Key crops, including corn, wheat, and soybeans, would see declining yields as temperatures rise during the growing season. The city of Phoenix, which saw about 80 days per year over 100 degrees around the turn of the century, could see between 120 and 150 such days per year by the end of the century, depending on the pace of emissions.
And those who face the most suffering? Society’s most vulnerable, including “lower-income communities and other marginalized communities,” researchers found.
In another major step, the authors of the new report have begun to put dollar signs next to projected climate damages, specifically within the United States.
In a worst-case climate change scenario, the document finds, labor-related losses in the year 2090 due to extreme heat — the sort that makes it difficult to work outdoors or seriously lowers productivity — could amount to an estimated $155 billion annually. Deaths from temperature extremes could take an economic toll of $141 billion per year in the same year, while coastal property damages could total $118 billion yearly, researchers found.
Of course, mitigating climate change would also mitigate these damages, by as much as 58 percent in the case of high-temperature related deaths, the report finds.
The categorical tone of the new assessments reflects scientists’ growing confidence in the ability to detect the role of a changing climate in individual extreme events, such as heat waves and droughts. At the same time, increasingly sophisticated computer simulations now allow them to project future changes in highly specific regions of the country.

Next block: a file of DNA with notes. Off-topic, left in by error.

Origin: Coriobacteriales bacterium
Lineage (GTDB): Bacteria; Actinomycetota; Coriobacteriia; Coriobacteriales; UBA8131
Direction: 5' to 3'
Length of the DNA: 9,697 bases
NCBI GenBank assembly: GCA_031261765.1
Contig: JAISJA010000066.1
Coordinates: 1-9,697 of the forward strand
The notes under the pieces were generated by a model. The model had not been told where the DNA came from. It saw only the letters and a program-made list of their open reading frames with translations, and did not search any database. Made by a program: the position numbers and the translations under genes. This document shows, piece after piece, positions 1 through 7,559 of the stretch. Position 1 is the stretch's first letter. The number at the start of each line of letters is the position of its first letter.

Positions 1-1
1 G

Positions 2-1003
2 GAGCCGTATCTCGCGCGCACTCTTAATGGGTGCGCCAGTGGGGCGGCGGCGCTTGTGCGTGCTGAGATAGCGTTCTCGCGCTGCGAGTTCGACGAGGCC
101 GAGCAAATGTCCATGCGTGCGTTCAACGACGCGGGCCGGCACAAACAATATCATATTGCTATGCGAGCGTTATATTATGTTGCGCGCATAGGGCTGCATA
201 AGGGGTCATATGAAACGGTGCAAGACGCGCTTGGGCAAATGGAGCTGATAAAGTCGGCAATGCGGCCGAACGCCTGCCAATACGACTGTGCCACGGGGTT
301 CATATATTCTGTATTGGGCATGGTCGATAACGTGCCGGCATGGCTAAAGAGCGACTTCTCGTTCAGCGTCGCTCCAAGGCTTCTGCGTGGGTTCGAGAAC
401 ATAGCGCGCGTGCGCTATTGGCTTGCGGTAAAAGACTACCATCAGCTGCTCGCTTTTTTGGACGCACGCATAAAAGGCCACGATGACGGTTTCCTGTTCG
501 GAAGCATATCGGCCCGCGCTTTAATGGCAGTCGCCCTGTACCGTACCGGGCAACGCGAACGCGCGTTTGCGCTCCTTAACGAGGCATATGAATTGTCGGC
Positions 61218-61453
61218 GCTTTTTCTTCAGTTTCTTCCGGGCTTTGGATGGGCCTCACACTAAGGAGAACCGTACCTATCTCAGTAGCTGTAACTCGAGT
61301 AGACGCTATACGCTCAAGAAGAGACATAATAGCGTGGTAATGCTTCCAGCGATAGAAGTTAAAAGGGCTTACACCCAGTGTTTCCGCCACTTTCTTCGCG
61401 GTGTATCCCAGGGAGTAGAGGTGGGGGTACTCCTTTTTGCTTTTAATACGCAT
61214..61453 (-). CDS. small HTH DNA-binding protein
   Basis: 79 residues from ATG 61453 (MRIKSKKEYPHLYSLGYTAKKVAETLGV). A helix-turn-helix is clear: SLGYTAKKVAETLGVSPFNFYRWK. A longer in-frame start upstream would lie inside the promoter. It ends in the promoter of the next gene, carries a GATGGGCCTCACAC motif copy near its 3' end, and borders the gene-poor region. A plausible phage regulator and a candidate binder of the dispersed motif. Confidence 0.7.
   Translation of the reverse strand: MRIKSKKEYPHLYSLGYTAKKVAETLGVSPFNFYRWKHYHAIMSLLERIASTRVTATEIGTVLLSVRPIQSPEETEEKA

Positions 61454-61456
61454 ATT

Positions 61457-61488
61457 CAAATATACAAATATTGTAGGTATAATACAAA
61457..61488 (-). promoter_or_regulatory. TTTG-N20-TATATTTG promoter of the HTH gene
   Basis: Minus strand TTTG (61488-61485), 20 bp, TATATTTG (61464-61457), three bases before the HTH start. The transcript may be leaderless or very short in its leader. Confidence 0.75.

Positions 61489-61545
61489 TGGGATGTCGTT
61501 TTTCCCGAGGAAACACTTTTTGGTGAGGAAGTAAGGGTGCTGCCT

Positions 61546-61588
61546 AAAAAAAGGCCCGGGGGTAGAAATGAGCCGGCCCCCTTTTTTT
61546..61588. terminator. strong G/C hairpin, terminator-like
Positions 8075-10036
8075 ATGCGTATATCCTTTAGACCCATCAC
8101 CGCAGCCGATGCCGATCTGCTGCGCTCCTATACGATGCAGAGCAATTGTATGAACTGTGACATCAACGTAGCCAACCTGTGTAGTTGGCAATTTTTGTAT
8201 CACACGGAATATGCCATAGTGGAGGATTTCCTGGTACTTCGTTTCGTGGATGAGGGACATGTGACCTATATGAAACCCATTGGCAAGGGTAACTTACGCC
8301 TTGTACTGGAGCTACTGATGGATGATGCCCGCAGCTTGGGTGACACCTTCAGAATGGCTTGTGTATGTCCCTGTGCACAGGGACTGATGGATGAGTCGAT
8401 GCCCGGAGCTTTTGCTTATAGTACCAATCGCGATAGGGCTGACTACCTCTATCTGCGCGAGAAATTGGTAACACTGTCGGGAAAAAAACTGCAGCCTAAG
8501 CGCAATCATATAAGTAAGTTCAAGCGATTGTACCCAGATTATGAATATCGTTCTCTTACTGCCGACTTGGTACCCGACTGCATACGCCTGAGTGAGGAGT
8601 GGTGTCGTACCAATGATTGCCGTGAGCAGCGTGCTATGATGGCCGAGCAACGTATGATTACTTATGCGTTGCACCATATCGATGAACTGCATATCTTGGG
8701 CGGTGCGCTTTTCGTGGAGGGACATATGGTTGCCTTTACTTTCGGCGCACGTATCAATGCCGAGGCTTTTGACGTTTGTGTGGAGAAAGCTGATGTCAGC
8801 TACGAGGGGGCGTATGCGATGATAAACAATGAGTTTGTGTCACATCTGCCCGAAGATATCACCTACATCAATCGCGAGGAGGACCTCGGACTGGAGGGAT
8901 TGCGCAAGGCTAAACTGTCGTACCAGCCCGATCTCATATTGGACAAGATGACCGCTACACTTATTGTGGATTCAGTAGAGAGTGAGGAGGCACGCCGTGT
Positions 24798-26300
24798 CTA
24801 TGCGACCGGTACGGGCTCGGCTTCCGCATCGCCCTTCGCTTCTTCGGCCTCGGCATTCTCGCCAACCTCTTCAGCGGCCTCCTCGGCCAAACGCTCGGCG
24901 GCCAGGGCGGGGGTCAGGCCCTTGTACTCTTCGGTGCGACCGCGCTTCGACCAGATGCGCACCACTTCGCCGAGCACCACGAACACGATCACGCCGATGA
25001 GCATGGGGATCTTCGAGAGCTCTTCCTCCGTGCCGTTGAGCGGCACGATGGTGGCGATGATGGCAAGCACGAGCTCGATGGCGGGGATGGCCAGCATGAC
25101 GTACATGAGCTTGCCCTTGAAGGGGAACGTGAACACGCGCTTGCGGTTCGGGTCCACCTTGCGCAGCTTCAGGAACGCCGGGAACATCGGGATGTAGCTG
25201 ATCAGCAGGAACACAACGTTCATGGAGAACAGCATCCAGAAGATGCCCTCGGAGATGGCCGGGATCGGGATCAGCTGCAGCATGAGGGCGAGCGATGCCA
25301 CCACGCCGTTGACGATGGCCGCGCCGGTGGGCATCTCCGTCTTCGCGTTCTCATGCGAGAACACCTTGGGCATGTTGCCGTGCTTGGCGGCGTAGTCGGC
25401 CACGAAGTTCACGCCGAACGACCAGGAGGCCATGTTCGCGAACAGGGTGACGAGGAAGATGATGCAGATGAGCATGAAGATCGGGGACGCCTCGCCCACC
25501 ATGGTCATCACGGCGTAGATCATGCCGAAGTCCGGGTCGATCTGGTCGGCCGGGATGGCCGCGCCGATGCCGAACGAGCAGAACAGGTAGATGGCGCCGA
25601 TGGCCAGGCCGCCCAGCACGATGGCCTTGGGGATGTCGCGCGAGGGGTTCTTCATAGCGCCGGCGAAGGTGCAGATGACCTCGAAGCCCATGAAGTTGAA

For many Americans, however, no simulations are necessary. The effects of climate change are playing out daily already.
“We don’t debate who caused it. You go outside, the streets are flooded. What are you going to do about it? It’s our reality nowadays,” said Susanne Torriente, who also reviewed the report and is chief resilience officer for Miami Beach, which is spending hundreds of millions of dollars to adapt to rising sea levels. “We need to use this best available data so we can start making decisions to start investing in our future … It shouldn’t be that complicated or that partisan.”
The report is being released at the same time as another major federal climate study that, in contrast, actually reaches a rather more positive conclusion — at least with respect to what can be done about climate change.
The Second State of the Carbon Cycle Report, which examines all of North America (not just the United States), finds that over the last decade, greenhouse gas emissions from fossil fuels have actually declined by 1 percent per year. The result is that while North America emitted 24 percent of the world’s emissions in 2004, that was down to 17 percent in 2013. This has occurred in part thanks to improvements in vehicle fuel efficiency, the growth of renewable energy, and the swapping of coal burning for natural gas.